What is Renal Failure? Essay

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To understand what renal failure is, it is important to know how the kidneys work and what the main functions are. The body has two kidneys on either side of the spine and the kidneys work to remove toxic waste and excess water by producing urine. The kidneys also help with controlling blood pressure and produce erythropoietin as well as aiding in keeping bones strong by producing calcetrol hormones. When the kidneys are unable to perform these functions it causes the kidneys to fail.
There are different types of renal failure such as chronic kidney disease which is a slow progression over time and it can go unnoticed for a long time. Acute renal failure occurs suddenly, happening within a few hours or a few days, if not caught in time
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When treating kidney disease it is important to control the underlying disease that is causing the damage to the kidneys. If diabetes is diagnosed keeping blood glucose levels under control and if high blood pressure is the cause keeping blood pressure under control with a reading of 130/80. Medication can be helpful such as ACE inhibitors, angiotensin II receptor blockers. Acute renal failure the main goal is to get the kidneys functioning again the physician may limit the amount of fluids taken in daily along with antibiotics to protect against any infections and diuretics to help with fluid removal. In some cases patient will require dialysis for a short period of time. Treating end-stage renal failure requires dialysis and or transplants.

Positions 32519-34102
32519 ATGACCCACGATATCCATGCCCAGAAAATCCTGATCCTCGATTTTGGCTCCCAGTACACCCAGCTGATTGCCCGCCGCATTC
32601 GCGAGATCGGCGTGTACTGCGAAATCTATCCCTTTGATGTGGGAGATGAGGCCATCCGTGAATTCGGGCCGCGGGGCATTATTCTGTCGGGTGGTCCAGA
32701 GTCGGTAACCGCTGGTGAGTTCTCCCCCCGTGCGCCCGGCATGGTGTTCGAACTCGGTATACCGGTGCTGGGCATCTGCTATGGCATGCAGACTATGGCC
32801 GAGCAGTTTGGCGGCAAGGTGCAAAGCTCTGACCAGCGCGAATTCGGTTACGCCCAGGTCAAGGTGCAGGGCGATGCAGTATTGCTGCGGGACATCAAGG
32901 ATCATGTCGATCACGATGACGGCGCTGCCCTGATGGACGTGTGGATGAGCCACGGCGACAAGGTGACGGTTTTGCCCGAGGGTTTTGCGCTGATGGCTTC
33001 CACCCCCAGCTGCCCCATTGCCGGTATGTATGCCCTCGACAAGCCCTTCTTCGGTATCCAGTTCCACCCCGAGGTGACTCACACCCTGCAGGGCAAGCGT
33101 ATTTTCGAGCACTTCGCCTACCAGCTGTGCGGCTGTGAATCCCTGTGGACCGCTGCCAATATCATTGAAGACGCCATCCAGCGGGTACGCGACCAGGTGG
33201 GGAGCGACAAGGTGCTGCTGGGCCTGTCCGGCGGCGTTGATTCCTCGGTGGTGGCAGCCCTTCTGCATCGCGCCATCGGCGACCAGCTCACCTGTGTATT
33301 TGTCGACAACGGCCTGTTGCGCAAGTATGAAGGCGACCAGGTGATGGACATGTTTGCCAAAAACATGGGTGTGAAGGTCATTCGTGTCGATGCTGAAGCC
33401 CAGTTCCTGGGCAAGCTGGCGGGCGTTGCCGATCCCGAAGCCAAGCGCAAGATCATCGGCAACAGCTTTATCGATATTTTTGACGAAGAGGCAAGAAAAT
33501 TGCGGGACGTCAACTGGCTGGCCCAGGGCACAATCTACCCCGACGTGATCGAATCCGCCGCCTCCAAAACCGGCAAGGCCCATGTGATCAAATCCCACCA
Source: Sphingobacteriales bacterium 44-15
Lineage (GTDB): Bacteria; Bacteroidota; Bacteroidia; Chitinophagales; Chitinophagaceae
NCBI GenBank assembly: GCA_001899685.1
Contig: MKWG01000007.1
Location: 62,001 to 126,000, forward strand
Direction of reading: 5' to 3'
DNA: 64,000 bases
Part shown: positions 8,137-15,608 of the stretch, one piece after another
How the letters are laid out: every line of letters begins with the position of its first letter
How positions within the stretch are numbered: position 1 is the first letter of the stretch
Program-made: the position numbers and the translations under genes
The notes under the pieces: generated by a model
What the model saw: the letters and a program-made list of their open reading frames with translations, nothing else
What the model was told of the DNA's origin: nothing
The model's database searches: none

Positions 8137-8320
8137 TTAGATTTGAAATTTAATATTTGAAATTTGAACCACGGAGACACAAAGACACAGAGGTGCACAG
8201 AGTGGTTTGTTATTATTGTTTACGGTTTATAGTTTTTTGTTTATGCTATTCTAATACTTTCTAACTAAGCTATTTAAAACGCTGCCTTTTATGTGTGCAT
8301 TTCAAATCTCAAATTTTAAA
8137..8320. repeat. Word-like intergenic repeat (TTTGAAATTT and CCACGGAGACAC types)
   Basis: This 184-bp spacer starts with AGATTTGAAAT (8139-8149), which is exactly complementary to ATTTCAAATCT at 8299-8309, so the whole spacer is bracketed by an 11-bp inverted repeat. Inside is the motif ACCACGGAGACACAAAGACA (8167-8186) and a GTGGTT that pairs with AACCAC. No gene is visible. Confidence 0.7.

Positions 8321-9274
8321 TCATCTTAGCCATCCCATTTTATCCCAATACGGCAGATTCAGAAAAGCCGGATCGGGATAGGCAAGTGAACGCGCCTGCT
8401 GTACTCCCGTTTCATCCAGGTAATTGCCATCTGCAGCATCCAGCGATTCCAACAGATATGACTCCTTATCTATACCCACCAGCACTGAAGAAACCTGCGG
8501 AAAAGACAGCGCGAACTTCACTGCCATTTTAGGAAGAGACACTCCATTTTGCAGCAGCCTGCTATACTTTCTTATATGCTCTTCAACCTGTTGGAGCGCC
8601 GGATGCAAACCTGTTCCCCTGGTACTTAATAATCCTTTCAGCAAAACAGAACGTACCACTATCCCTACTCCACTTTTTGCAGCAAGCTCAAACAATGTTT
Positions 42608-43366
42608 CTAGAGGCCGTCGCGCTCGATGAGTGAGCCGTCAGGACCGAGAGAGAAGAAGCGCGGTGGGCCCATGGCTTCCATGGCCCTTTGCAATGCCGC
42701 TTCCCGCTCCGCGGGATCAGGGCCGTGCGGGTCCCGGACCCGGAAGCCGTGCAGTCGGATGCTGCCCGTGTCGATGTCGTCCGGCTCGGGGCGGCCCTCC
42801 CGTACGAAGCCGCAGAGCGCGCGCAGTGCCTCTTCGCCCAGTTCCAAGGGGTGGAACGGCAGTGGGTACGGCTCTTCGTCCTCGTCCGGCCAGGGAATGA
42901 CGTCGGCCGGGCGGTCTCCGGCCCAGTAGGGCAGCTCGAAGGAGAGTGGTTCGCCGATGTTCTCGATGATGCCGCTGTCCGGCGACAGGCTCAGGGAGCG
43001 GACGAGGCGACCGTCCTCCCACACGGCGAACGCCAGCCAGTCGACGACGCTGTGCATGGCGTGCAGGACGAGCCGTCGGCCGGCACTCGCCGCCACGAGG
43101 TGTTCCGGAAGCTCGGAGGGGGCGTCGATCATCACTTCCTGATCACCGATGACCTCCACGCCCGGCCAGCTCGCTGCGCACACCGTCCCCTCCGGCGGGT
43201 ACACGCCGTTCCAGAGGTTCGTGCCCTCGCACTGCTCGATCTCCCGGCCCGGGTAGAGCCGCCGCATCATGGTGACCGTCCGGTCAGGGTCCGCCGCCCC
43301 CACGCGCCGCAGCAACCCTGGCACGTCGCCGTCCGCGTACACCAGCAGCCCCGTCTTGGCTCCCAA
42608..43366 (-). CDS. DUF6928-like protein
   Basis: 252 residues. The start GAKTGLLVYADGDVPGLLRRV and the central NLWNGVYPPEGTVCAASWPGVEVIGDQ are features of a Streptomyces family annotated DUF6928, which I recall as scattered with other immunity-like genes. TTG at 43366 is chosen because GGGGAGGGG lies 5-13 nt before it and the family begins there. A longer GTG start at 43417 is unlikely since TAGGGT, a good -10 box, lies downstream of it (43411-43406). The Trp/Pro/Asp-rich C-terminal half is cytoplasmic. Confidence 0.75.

The prognosis of kidney failure is different from one person to another because the disease is so unpredictable, many times if caught early the disease can be reversed. Factors that play a role are the duration of the disease, complications, and recovery time. It is important to not let the disease go untreated.
In the U.S. kidney disease is the 8th leading cause of death with an estimated 31 million people having chronic kidney disease. Women are more likely to have chronic kidney disease than men. Compared to whites, African Americans chance of developing this disease is 3.8 times higher, Native Americans risk is 2 times higher, and Asians it is 1.3. Diabetes

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